The insurer should be able to give you an estimate for rebuilding your house in the event of a total loss. That estimate should be your dwelling coverage amount.

Ask about home insurance discounts for:

Multiple policies (home, car or other policies with the same company)

Smoke detectors

Fire extinguishers

Sprinkler systems

Burglar and fire alarms that alert an outside service

Deadbolt locks and fire-safe window grates

55 years old and retired

Long-time policyholder

Upgrades to plumbing, heating and electrical systems

Earthquake retrofitting to make the home safer

Wind-resistant shutters

Replacing personal property

The extent of coverage for your belongings depends on the loss settlement clause. This clause identifies property that will be valued at actual cash value, and property that will be valued at replacement cost.

Before buying home insurance, understand the differences among "actual cash value,” "replacement cost."

A cash value policy pays for an item´s replacement cost, minus depreciation.

Replacement cost policies give you more protection than actual cash value coverage. For example, what happens if a burglar steals your six-year-old television set? With actual cash value coverage, you get only what you would expect to pay for a six-year-old television set. With replacement cost coverage, the insurance company pays to replace your TV with a new set similar to the stolen one.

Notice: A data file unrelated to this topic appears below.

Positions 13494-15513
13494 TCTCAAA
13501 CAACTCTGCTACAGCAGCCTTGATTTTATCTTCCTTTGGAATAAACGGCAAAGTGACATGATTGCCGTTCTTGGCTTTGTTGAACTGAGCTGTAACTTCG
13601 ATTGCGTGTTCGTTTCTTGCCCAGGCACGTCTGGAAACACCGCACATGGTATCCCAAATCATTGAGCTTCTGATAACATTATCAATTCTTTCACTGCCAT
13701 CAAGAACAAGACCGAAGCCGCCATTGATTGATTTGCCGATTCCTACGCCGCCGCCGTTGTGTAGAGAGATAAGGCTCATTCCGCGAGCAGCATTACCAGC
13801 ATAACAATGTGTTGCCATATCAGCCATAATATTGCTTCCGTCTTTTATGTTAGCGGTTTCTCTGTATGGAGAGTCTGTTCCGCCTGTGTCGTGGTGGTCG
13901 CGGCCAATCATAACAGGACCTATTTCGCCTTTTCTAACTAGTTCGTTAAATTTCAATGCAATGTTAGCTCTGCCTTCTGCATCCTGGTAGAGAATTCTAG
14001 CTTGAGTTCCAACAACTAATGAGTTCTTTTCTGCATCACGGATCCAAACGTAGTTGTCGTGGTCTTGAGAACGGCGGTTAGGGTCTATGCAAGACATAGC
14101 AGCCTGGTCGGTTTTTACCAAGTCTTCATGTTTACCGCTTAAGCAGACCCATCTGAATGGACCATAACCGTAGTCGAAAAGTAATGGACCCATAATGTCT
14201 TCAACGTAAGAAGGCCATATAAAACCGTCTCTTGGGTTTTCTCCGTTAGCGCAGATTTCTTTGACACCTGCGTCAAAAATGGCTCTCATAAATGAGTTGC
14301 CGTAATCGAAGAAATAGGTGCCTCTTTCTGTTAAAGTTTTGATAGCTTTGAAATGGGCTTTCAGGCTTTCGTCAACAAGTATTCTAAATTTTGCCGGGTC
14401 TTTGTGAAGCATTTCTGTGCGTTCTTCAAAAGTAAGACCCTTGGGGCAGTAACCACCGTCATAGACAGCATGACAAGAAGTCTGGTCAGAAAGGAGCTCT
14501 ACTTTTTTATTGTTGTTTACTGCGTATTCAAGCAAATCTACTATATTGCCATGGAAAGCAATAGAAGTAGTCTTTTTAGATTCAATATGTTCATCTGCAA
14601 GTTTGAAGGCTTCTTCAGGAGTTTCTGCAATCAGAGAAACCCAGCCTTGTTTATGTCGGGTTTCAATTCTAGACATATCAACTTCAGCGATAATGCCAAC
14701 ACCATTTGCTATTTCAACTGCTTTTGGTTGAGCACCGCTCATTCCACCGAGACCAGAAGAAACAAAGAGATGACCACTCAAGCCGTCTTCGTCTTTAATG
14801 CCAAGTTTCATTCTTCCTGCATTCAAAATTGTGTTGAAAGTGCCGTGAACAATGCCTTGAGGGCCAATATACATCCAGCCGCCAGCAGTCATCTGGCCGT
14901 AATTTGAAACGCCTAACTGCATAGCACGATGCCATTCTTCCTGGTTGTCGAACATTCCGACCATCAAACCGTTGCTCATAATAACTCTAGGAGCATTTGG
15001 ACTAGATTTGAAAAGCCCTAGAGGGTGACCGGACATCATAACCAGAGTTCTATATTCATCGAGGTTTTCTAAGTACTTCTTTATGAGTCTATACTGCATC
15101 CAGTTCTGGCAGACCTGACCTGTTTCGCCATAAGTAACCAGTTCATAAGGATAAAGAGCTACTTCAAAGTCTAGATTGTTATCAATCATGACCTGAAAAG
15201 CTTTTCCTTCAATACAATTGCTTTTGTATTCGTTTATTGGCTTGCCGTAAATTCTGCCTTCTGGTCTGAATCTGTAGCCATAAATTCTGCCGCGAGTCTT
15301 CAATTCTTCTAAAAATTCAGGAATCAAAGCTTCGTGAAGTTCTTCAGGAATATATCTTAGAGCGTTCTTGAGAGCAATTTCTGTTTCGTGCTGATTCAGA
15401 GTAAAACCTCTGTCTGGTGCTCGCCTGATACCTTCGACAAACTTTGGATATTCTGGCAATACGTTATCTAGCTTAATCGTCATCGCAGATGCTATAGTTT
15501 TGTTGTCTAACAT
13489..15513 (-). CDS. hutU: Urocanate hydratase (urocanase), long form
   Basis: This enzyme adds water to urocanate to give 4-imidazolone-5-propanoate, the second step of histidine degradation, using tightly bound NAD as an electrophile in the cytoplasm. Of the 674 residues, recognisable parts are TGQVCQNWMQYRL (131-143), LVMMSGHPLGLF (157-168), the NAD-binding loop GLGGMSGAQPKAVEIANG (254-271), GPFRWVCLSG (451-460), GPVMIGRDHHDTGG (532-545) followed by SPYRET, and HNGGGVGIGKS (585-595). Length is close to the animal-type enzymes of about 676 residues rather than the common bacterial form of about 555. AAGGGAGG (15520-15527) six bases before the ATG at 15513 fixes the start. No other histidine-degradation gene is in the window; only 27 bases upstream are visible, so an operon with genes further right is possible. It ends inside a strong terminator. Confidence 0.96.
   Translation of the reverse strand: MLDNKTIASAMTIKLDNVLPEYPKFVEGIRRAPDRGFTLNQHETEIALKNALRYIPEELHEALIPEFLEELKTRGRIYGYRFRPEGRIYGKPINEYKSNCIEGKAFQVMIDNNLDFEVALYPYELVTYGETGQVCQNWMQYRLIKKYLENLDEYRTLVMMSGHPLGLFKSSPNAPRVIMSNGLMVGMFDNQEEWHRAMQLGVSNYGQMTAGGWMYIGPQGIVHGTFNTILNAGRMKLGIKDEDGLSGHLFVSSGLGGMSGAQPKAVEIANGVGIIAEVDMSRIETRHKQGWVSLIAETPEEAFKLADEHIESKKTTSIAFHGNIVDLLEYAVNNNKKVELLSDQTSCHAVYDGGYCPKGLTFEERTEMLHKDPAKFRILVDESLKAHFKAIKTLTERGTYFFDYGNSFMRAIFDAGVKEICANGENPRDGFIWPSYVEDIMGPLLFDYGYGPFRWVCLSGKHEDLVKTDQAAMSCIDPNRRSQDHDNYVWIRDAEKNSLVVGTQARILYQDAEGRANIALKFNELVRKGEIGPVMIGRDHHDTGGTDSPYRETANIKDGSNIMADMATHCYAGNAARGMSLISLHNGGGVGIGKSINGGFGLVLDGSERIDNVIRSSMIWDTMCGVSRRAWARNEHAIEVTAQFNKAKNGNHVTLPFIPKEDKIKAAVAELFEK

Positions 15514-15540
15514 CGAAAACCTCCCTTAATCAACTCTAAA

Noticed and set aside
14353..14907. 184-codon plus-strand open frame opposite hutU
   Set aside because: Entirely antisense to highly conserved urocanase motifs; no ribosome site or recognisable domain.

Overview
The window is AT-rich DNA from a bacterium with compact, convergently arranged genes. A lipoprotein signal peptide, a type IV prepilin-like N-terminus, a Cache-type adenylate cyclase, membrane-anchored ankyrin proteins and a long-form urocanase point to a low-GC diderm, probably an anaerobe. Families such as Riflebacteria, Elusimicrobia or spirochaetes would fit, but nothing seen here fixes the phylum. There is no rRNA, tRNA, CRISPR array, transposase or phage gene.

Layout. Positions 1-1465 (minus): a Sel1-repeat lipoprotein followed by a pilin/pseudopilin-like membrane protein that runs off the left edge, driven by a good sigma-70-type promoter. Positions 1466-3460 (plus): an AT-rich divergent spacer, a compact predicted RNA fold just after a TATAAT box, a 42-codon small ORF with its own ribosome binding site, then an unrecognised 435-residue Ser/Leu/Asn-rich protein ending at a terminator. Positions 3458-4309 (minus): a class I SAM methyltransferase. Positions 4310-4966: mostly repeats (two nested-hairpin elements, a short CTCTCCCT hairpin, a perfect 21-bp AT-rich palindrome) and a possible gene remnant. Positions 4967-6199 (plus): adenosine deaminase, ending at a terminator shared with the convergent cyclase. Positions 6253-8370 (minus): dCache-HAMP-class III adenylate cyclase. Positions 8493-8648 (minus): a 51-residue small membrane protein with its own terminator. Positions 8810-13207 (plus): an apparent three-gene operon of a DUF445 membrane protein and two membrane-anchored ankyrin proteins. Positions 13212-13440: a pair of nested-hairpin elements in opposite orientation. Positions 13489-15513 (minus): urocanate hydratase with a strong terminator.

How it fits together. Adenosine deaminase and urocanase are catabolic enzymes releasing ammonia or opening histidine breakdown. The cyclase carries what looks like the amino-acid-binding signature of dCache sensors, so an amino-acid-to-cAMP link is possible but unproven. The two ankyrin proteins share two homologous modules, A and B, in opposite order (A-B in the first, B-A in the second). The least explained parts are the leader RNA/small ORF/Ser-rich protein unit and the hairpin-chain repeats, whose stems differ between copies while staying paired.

Extended replacement cost for your house

In another twist to your policy choices, some companies offer coverage for your dwelling that goes beyond its insured value. In other words, your premium might be determined based on dwelling coverage for $200,000, but if your home is destroyed and it costs $215,000 to rebuild, you’re covered.

Guaranteed replacement cost coverage pays for the full cost of replacing or repairing a damaged or destroyed home, even if it is above the policy limit. You may have a tough time finding a policy with guaranteed replacement cost.